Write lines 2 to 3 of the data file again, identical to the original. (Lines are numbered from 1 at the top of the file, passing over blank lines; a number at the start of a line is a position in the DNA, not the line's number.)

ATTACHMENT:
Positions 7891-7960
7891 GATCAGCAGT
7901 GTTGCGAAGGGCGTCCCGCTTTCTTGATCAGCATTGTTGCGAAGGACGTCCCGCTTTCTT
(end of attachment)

7891 GATCAGCAGT
7901 GTTGCGAAGGGCGTCCCGCTTTCTTGATCAGCATTGTTGCGAAGGACGTCCCGCTTTCTT